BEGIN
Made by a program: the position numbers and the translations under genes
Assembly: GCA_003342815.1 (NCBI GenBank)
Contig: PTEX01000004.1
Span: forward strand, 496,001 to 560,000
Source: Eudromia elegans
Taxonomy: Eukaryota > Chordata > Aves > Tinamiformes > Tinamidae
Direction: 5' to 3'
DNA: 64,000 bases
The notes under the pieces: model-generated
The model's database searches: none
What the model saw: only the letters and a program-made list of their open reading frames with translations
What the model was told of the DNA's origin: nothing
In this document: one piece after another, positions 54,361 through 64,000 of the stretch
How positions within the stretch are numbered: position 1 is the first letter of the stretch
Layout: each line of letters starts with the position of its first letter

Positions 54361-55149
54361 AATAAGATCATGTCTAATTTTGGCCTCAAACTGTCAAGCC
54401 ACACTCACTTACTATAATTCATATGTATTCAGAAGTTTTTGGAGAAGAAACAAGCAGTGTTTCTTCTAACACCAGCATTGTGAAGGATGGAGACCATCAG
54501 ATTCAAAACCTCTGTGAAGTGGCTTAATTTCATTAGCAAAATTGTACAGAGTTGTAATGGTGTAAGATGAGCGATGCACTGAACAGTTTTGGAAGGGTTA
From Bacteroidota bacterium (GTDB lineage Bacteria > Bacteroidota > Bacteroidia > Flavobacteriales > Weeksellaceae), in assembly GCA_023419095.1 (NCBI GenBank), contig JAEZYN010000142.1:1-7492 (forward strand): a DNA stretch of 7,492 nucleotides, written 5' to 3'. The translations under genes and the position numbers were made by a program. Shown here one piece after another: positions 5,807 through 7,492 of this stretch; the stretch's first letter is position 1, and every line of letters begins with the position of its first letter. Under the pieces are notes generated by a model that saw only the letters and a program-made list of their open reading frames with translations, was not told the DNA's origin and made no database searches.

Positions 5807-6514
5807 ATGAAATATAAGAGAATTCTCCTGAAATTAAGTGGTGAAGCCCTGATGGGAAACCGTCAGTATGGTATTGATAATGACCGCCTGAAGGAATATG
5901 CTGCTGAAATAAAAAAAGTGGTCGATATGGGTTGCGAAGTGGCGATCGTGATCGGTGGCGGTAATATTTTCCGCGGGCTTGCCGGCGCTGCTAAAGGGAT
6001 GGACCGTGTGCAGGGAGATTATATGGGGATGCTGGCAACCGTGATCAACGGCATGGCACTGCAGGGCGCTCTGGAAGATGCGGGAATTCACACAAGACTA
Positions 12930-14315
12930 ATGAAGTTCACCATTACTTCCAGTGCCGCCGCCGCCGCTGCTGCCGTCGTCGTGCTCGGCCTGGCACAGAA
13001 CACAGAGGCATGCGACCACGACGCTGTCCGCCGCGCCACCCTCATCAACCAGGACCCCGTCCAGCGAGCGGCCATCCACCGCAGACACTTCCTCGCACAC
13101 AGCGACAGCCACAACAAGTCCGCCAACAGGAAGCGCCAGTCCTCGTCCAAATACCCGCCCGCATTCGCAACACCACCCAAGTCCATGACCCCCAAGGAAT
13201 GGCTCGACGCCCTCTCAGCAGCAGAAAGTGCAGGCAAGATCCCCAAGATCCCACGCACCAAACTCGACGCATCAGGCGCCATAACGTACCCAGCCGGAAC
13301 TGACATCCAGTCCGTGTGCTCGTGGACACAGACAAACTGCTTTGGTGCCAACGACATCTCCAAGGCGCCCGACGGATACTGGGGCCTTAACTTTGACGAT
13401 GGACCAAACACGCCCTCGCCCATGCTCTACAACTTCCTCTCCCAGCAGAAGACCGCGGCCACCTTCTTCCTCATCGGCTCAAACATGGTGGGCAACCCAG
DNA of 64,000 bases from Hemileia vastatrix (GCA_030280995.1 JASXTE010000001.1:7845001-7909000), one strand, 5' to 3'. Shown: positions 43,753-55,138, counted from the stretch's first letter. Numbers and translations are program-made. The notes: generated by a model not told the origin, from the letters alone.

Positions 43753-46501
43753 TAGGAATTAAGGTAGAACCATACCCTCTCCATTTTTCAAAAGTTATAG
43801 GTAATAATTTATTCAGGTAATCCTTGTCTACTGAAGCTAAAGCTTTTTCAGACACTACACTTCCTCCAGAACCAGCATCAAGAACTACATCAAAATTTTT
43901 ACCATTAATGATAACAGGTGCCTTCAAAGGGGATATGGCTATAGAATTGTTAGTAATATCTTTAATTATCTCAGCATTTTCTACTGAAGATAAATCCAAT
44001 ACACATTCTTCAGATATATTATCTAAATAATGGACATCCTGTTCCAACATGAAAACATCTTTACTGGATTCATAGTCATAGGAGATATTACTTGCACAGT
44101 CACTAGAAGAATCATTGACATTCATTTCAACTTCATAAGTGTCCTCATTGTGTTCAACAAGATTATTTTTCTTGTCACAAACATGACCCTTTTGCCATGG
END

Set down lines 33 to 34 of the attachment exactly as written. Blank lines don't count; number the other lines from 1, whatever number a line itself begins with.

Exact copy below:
Positions 43753-46501
43753 TAGGAATTAAGGTAGAACCATACCCTCTCCATTTTTCAAAAGTTATAG